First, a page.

Nearly 1 million people in the US were diagnosed with a methamphetamine (METH) use disorder (MUD) in 2017.
Once established, MUD can last a long time and is very difficult to treat. Yet there are still no FDA-approved
medications indicated specifically for MUD. Anti-METH antibodies have been tested preclinically in efficacy
models and have shown the ability to reduce METH’s stimulant effects in rodents. In humans, these same
antibodies alter METH PK by reducing volume of distribution and likely decreasing distribution to the brain.
Current antibodies would be dosed once a month; longer-acting agents would increase compliance due to less
frequent dosing. The goal of this application is to identify a follow-on anti-METH monoclonal antibody with an
extended half-life and conduct IND-enabling development and toxicology studies so that at the end of the project
it is ready for a first-in-human clinical trial. In addition to increased compliance, the benefits of a long-acting
antibody for treating MUD may include lower cost of treatment and overall better clinical outcomes. The identified
antibody will also be fully humanized, which may lower the risk of antigenicity upon chronic dosing.
The project will be accomplished through four Specific Aims. Aim 1 is to select the final lead candidate long-
acting antibody. A panel of seven previously humanized METH-binding regions will be produced as Fabs and
tested in a METH-stimulated locomotor model in rats. The best will be paired with two IgG constant domains that
have selected mutations to extend their half-life. The two IgG will be compared in the same efficacy model, along
with in vitro characterization, and the final candidate selected.
In Aim 2, a clonal cell line and scalable manufacturing process will be developed for the final candidate IgG. A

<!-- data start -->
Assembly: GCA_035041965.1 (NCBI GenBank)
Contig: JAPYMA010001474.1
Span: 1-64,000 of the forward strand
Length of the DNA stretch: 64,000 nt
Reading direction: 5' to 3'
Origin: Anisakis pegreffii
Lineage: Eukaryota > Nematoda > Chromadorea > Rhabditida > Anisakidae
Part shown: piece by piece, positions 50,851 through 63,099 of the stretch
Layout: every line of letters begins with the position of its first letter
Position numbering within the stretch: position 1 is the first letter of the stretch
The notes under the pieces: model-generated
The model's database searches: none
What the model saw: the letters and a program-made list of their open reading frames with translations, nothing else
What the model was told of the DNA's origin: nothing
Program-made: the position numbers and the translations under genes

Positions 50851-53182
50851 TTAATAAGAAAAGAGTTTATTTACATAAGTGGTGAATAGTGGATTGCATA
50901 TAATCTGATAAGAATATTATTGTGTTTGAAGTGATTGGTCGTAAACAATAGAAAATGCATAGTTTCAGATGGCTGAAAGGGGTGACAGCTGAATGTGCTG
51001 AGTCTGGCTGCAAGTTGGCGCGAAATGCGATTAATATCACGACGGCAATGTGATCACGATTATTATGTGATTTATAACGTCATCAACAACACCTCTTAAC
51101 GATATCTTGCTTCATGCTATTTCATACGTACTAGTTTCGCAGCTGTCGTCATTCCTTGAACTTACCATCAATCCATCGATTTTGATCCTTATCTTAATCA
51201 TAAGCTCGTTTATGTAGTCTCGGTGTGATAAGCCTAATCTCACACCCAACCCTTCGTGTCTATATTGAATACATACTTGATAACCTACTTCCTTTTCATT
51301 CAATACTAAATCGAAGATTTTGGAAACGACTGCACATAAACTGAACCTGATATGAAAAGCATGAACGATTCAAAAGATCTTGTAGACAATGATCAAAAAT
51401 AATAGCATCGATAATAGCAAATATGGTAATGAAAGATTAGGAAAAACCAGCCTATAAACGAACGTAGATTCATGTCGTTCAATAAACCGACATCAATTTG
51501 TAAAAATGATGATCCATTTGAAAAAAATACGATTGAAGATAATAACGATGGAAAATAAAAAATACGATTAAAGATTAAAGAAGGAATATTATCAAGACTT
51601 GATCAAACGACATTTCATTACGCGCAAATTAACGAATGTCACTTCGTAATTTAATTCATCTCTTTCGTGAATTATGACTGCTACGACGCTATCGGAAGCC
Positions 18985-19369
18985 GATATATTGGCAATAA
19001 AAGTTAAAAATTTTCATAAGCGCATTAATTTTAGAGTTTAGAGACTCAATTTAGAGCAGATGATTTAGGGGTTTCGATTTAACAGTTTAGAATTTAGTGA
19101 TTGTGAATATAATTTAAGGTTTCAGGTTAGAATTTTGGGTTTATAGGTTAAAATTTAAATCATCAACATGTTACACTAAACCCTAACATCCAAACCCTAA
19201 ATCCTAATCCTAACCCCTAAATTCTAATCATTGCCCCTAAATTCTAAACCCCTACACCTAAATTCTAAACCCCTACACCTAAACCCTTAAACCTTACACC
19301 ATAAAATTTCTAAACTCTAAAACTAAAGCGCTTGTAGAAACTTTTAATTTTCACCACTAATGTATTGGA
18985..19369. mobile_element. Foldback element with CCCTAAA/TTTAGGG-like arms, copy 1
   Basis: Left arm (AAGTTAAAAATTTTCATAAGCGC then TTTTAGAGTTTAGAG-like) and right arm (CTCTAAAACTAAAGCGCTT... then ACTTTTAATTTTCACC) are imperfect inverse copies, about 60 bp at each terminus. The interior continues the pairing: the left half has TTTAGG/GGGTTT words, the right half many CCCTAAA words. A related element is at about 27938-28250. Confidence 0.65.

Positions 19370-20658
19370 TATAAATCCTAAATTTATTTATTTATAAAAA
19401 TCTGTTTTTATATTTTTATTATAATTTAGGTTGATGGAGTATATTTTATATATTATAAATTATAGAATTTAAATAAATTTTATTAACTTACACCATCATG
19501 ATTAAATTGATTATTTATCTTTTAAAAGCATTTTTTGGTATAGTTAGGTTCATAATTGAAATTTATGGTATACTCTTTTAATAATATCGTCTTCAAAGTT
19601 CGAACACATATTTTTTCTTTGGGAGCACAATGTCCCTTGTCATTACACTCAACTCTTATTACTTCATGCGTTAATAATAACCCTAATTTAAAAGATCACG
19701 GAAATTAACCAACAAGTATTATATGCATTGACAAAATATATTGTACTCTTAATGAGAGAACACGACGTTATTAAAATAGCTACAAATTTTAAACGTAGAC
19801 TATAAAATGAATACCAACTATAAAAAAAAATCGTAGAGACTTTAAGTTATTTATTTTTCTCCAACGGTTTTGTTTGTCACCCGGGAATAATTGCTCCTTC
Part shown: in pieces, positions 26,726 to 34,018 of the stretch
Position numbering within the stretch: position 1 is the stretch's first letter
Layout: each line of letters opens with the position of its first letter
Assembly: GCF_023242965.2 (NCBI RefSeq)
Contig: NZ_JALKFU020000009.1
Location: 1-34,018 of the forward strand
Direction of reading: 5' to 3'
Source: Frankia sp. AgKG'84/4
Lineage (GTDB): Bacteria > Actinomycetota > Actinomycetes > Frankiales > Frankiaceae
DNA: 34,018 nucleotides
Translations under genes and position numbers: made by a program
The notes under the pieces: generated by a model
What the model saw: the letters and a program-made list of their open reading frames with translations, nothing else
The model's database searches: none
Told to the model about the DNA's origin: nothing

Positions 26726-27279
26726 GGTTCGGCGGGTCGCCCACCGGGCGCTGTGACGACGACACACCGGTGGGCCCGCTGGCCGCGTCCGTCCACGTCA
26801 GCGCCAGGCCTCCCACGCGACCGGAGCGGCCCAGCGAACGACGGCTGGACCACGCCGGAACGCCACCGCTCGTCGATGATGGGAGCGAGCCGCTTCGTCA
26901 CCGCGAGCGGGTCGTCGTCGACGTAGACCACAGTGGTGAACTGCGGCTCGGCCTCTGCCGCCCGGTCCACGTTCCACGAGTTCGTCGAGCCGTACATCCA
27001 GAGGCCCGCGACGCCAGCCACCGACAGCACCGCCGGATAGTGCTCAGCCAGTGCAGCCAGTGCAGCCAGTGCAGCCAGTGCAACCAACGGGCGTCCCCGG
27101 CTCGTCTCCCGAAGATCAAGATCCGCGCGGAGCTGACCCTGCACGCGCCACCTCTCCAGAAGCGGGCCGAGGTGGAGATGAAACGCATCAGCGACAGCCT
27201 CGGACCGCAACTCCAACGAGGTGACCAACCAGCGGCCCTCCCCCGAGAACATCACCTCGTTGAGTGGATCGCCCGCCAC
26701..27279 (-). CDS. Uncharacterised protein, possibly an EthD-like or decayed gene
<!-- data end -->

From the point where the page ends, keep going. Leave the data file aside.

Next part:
Master Cell Bank will be generated from the cell line and used for manufacture of clinical batches. A 50L run will
produce material for development work and testing, then a 250L batch will be made to provide antibody for
toxicology testing in Aim 3. Finally, a 500L GMP batch will be manufactured for first-in-human clinical studies.
IND-enabling toxicology studies in rats will be conducted under Aim 3. A single-dose study will test IV doses up
to 1.5 g/kg. A multiple-dose study will test doses up to 1 g/kg given every other week for six months. Antibody
toxicokinetics and immunogenicity will be determined along with typical toxicology outcomes.
Aim 4 consists of the development of the regulatory submissions and other preparations for initial clinical trials.
A pre-IND meeting will be held with FDA following the completion of Aim 1, then a clinical protocol will be fully
developed based on the discussion. As the program develops, the entire IND including quality, nonclinical, and
FDA-specific modules will be written and submitted at the end.
The expected outcome of this project is a clinic-ready humanized monoclonal antibody to treat MUD that only
has to be dosed once every 2-3 months. Such a candidate would deliver improved patient outcomes with lower
treatment burden and higher adherence.